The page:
Home Affairs Minister Peter Dutton said he was exploring giving South Africa's white farmers access to fast-track visas on humanitarian grounds.
The suggestion was made amid calls to transfer land ownership from white to black farmers in South Africa, and fears over the number of farm killings.
But South Africa says it is ridiculous.
Government spokesman Ndivhuwo Mabaya told the BBC there was no reason for any country in the world to suspect a section of the South African population was in danger from its democratically elected leaders.
"There's no need for anyone to be scared or to fear anything," he said. "The land redistribution programme will be done according to the law. We want to say to our friends across the world that there's no need to panic."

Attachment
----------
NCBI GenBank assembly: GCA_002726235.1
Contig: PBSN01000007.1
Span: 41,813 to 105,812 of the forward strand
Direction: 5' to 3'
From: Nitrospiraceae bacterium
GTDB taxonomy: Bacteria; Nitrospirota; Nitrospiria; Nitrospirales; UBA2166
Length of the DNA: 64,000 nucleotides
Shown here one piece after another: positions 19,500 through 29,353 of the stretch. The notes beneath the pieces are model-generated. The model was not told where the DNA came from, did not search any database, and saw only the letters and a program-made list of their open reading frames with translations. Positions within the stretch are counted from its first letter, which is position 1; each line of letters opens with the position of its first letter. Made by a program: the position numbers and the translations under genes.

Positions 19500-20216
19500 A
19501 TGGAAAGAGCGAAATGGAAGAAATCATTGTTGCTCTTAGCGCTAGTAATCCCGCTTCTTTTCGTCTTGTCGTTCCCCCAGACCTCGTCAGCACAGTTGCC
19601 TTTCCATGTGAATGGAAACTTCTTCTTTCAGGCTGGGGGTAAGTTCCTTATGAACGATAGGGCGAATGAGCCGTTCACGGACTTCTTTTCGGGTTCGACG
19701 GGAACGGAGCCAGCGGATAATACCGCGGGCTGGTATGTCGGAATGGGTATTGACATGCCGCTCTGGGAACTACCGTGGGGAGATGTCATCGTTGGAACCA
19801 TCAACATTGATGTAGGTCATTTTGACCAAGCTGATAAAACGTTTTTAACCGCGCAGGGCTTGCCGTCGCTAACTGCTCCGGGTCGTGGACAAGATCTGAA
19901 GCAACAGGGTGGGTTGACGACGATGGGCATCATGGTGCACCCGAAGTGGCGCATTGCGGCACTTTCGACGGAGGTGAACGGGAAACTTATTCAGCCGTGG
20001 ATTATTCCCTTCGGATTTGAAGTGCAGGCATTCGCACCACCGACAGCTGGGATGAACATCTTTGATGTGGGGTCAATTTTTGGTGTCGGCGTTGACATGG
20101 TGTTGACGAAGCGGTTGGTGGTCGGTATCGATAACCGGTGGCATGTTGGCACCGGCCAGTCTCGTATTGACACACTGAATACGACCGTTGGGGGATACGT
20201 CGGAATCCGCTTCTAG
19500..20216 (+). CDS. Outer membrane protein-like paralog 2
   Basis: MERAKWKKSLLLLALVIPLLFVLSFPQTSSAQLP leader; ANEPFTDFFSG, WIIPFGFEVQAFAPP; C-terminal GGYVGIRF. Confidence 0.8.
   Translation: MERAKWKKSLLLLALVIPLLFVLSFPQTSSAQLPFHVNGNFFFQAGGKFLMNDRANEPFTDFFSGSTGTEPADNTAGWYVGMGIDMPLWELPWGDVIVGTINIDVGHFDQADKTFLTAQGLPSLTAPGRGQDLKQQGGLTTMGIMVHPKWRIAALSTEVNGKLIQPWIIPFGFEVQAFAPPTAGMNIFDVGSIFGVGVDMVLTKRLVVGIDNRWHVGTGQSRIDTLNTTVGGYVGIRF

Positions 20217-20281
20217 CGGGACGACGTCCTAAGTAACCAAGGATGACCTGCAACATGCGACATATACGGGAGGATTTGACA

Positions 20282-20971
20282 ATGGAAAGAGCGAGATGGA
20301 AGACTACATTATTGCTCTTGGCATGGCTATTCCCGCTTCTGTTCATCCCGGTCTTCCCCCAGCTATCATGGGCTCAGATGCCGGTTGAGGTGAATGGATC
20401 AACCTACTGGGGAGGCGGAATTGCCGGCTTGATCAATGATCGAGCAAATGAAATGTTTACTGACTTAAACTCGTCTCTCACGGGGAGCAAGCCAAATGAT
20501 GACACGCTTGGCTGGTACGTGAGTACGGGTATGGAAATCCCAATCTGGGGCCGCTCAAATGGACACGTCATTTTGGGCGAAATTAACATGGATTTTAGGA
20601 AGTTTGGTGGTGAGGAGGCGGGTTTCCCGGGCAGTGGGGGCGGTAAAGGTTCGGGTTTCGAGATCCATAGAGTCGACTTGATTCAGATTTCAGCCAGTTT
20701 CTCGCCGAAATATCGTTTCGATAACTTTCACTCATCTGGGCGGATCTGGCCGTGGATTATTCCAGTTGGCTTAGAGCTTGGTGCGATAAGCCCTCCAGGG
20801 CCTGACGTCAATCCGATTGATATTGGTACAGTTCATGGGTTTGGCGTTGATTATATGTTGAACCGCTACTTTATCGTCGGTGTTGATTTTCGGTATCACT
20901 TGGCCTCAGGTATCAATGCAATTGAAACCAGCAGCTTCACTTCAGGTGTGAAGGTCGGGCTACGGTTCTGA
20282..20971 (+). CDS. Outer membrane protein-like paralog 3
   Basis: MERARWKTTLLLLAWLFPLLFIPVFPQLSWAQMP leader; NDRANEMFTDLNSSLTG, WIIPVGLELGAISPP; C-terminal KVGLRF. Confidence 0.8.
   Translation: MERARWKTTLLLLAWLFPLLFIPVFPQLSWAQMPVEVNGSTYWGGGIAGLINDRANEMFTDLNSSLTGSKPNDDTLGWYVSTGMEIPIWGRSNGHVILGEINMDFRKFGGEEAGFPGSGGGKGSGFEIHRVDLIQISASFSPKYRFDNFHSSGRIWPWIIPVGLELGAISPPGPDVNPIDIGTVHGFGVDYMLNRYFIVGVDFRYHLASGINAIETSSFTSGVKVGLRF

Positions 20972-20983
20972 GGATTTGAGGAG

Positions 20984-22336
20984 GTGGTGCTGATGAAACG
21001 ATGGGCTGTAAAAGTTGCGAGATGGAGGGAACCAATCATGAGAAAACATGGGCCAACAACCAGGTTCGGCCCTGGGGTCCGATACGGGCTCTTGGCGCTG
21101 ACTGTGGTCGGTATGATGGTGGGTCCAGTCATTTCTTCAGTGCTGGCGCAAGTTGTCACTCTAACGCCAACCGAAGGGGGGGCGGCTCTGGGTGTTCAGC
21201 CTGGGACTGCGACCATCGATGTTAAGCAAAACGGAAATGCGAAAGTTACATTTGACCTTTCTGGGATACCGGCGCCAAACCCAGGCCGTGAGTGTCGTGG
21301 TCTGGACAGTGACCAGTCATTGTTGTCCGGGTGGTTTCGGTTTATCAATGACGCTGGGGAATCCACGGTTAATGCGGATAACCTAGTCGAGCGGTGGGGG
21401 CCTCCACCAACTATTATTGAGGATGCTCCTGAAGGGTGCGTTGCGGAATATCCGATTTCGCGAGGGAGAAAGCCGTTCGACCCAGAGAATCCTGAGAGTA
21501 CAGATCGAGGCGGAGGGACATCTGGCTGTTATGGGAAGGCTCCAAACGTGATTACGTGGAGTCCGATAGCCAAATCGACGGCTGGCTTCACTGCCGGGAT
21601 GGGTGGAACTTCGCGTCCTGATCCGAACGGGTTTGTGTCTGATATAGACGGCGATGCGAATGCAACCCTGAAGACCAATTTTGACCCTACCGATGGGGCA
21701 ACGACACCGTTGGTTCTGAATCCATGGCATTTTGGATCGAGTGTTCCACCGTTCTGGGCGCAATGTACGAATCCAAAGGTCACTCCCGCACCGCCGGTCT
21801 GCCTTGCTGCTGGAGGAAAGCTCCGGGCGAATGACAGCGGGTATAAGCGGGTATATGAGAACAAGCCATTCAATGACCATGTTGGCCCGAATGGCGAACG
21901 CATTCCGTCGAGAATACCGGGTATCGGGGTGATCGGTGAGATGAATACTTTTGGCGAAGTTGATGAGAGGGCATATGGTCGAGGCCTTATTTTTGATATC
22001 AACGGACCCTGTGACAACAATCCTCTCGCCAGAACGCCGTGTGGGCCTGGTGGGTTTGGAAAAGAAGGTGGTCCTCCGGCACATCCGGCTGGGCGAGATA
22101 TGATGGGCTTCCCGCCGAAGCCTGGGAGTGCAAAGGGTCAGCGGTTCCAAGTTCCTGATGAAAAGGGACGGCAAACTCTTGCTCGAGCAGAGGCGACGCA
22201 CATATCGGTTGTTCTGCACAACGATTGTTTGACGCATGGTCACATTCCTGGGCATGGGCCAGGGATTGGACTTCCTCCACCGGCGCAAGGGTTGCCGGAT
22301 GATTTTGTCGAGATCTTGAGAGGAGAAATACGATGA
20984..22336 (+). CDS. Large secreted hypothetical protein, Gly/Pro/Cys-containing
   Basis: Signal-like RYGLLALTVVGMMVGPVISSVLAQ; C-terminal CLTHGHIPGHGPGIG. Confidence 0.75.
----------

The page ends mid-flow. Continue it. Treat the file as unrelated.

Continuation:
He concluded: "We remain a united nation here in South Africa - both black and white."
Mr Dutton had earlier told reporters in Australia South Africa's white farmers needed help "from a civilised country like ours".
"If you look at the footage and read the stories, you hear the accounts, it's a horrific circumstance they face," he said.
Mr Dutton added: "We want people who want to come here, abide by our laws, integrate into our society, work hard, not lead a life on welfare. And I think these people deserve special attention and we're certainly applying that special attention now."
In response, South Africa's foreign ministry said it regretted "the Australian government chose not to use the available diplomatic channels available for them to raise concerns or to seek clarification".
Mr Dutton's comments come nearly six months after Australia agreed to pay $70m (£39.5m) in compensation and damages to around 2,000 asylum seekers, who had alleged physical and psychological abuse at its detention centre on Papua New Guinea's Manus Island.
Australia did not admit liability in the case but rights groups have repeatedly criticised the country for its human rights violations on offshore detention centres.